Publisher: ECW Press
Price: $24.95
ISBN: 9781770413887
Purchase at ECW Press

Publisher: ECW Press
Price: $24.95
ISBN: 177041388X
Purchase at Amazon


Publisher: ECW Press
Price: $12.99
Purchase at Kobo

Shay Rynne grew up in the Corporation Flats — public housing — in Fenian Street, Dublin. He has always toyed with the idea of joining the Garda Síochána, the Irish police. But in the early 1970s, young lads from the tenements of Dublin have not been welcomed in the police force. When his friend Rosaleen is killed and the case goes unsolved, Shay decides to put on the uniform of a Dublin garda and sets out to find the killer.

The murder inquiry makes an enemy of the detective who failed in the first investigation. Shay knows Detective McCreevy is just waiting for the chance to get revenge. But the violent death of a prominent politician gives Shay the opportunity to prove himself, perhaps even be promoted. Shay works with the lead detective on the murder inquiry and his star is rising, until suspicion falls on a member of Shay’s own family. So Shay is off the case. Officially. Determined to clear his family name, his under-the-radar investigation takes him from an opulent mansion in Dublin to Hell’s Kitchen in New York. And his good friend Father Brennan Burke has some surprising contacts for Shay in the shadowy world of New York’s Irish mob.


An unsolved murder investigation in 1970s Ireland from “one of Canada’s finest novelists.”


Ottawa Review of Books

Impeccably researched, richly atmospheric, and with a spellbinding plot. 


Jim Napier, author of the Colin McDermott Mysteries. 

This is the twelfth book in a series featuring Father Burke, but you wouldn’t know it from the story which is the perfectly set-up stand-alone tale of Shay and, by extension, life in the poorer parts of Dublin at the time and the political and social history of the Irish-British duality. The use of dialect and idiom is excellent (I can hear my Uncle Jim in every word of it) and is part of the enjoyment of the book.  . . . the characters are all loquacious (indeed Shay’s father’s nickname is ‘Talkie’). The actual mystery and the procedural elements are subservient to the wider ambience.

Denis Wheller, NetGalley

Fenian Street by Anne Emery was an engaging story of the life of a boy from the Dublin slums who became a garda and proved himself worthy of the title. . . .   It was more a slice of life than a plot with several smaller plots happening during the retelling. Emery did a wonderful job, bring this life to the people.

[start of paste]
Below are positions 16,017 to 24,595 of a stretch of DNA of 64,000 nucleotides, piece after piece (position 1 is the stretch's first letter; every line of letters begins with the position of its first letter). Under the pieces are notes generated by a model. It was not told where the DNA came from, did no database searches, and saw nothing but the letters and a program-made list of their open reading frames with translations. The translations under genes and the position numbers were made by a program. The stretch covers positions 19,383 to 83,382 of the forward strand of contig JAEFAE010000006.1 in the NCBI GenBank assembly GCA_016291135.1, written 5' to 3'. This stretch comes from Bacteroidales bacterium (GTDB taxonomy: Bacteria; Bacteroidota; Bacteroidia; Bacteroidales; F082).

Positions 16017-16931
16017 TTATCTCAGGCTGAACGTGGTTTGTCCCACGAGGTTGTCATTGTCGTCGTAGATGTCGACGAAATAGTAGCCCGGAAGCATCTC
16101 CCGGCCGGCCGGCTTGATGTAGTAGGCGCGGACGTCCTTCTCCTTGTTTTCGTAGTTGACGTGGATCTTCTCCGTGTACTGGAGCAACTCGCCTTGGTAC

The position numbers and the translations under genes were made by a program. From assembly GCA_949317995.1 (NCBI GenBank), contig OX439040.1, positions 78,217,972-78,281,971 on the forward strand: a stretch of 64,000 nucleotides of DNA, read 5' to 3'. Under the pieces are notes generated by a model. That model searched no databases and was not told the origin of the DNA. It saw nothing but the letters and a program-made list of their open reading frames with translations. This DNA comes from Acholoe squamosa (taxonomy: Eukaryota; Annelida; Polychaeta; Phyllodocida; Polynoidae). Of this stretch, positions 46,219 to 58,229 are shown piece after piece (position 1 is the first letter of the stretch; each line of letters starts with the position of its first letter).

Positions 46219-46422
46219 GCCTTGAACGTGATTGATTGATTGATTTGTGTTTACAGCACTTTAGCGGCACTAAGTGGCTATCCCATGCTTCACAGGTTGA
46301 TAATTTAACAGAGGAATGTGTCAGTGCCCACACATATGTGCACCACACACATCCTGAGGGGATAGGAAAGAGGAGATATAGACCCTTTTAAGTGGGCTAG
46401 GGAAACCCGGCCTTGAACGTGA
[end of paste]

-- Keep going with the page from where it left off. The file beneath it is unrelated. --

Anne Marshall, NetGalley

From larger than life characters, to locations, to the language this book really brought 1970s Dublin to life. Even my favourite Dublin haunt - Mulligans - got a mention.

A lot of Irish history in this one and though I am fairly well versed I picked up a few things I hadn’t known about. The tensions of the time are really well portrayed and the book has evidently been really well researched. . . . a compelling and vivid read.  

Fran Woodrow, NetGalley

I have read and reviewed several of Anne Emery’s book on this blog. I have always found them enjoyable and interesting reads. So I’ll start this review as I started the review of The Keening. “This book is both a good mystery novel and historical fiction.” . . .  A complicated and interesting story. . . . if you enjoy a good mystery, especially one set in Ireland, you might want to add this to your to-be-read list.

Jack Reidy, NetGalley

Intrguing read. I didn’t want to finish the book because it was so good. I enjoyed the story set in 1970s Dublin and New York. The characters are drawn out well. I would look out for other Anne Emery Books. 


Sparkling Green, NetGalley

Anne Emery has brightened my appetite (which was wavering) for reading again with this book. There is nothing that I disliked about Fenian Street it was a true to life storyline set in Dublin, linked to New York mobsters and also included some of the troubles in Ireland in the 1970s. 

I recommend you read this with an open mind and make of it as you will but I can assure you it is well worth your time.

Loraine Philliban, NetGalley

I am not Irish but I married into an Irish family with branches in the north and south of the beautiful, tragic island of Ireland and to this reader Fenian Street is told with a wholly authentic voice. The characters, both real and imagined, are well described and easy to identify and empathise with or to rail against, depending on your perspective. The various elements that make up the book - history, politics, murder, gangsterism and associated shenanigans - are well mixed and well balanced to provide a very rewarding read. 


Tony McMullin, NetGalley

Being of Irish Descent this was such an interesting but emotive read for me and gave me a lot to talk to my grandparents about. I really enjoyed it, it was well written with a compelling and somewhat brutal storyline that highlighted courage in the face of discrimination. The characters were well developed and believable. I enjoyed it. 


Aria Harlow, NetGalley

I really enjoyed this book and I thank Netgalley and the Publisher for allowing me to read this story. The author used both factual people and events, as well as fictional people and events to tell this tale. I liked some of these characters very much and it helped me get a take of what was going on between Ireland and Britian in these sometimes violent times. Anne Emery let you get to know all the main characters and you grew to love and understand them. . . . I also love that this is written by a Canadian author.


Mary Ellen Anaka